The Bahamian Islands were first discovered by Christopher Columbus October 12, 1492, when it’s believed he landed on San Salvador Island. Wikipedia tells us “The Lucayans, a subgroup of the Taíno people, were indigenous to the Bahamas at the time of European encounter.” Throughout the next few centuries, Europeans colonized the islands, bringing slaves from Africa to try their hand at growing cotton. By the mid 1800s most gave up on what turned out to be an unprofitable venture and returned to Europe.
Present Day Andros Island
On Andros Island, you’ll be able to boat, swim, scuba dive, shop, and play. But since most of you are probably bird watchers and cryptid hunters, we will also be hiking the mangrove marshes, pine forests, and the fresh water reservoir to search for the Chickcharey.
Along the way, we’ll be on the lookout for exotic birds; the beautiful, 20 pound, endangered Andros Rock Iguana; and the Andros Boa. To learn more about Bahamian Boas, check out the children’s book: Bahamian Boa: A Tabby Tale. In this story the Five-Finger Fairy, teaches readers about the natural history of these native, but often misunderstood, snakes. This would make a great gift for the reptile lover in the family.
We’ll be landing soon, so fasten your seat belts and put away those winter jackets. It’s a pleasant 78 degrees on the ground. Everyone, take a look out your window.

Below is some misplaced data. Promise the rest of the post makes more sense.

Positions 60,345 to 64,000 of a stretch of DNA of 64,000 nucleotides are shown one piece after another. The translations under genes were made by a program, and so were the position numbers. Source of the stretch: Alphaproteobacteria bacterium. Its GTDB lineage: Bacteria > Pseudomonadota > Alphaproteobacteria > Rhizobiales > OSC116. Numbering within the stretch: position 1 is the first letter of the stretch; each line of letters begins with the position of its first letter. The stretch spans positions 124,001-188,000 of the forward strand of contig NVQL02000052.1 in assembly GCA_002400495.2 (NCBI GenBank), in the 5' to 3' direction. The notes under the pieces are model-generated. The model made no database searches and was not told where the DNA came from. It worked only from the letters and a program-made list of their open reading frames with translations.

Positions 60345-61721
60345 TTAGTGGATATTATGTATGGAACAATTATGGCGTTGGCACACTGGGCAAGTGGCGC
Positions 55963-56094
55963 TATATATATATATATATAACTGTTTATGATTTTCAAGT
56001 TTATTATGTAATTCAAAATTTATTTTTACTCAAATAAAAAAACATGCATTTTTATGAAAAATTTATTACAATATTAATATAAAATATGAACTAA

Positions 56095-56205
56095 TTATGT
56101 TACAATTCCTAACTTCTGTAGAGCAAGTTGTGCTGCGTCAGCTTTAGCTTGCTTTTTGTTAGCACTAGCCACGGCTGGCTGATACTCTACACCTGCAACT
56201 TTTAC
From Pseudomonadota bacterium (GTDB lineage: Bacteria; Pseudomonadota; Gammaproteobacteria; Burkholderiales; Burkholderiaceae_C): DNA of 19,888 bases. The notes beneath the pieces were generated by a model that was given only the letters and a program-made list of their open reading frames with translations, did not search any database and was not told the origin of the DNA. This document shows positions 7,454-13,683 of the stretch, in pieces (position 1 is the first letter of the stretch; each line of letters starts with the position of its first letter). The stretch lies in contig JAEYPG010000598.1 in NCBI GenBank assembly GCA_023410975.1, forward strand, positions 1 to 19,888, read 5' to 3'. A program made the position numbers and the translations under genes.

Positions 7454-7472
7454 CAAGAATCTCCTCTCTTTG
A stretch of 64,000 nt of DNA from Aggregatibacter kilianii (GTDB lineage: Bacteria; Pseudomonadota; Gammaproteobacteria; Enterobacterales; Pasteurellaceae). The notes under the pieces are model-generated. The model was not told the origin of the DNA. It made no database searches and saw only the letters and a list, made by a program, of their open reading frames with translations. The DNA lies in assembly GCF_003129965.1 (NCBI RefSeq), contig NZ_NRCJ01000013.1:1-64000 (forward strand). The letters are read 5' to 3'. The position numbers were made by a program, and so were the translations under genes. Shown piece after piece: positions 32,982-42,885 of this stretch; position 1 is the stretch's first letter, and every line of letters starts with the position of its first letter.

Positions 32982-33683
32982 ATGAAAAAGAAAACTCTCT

Before we head out to explore, we’ll check into your home away from home for the next couple days. While most groups fly from Nassau to San Andros daily, we’ve arranged with locals to stay in a couple bungalows along a secluded and groomed beach to the north, nearest the Pine Forests at the very northern tip. Everyone will have a beachside hammock to enjoy the sunrise or sunset. And there will be no major crowds here. You’re welcome!
Search for the Chickcharney
After a relaxing evening on the beach, and a hearty breakfast of fire engine and grits, a local guide drives us into the northern interior to search for exotic birds, wildlife, and the Chickcharney. Guided tours are a fairly new tourist venture on Andros Island, but birding is not. Below is an excerpted quote from Audobon.org. We’ll just assume this author’s adventure as our own while we continue on our virtual journey: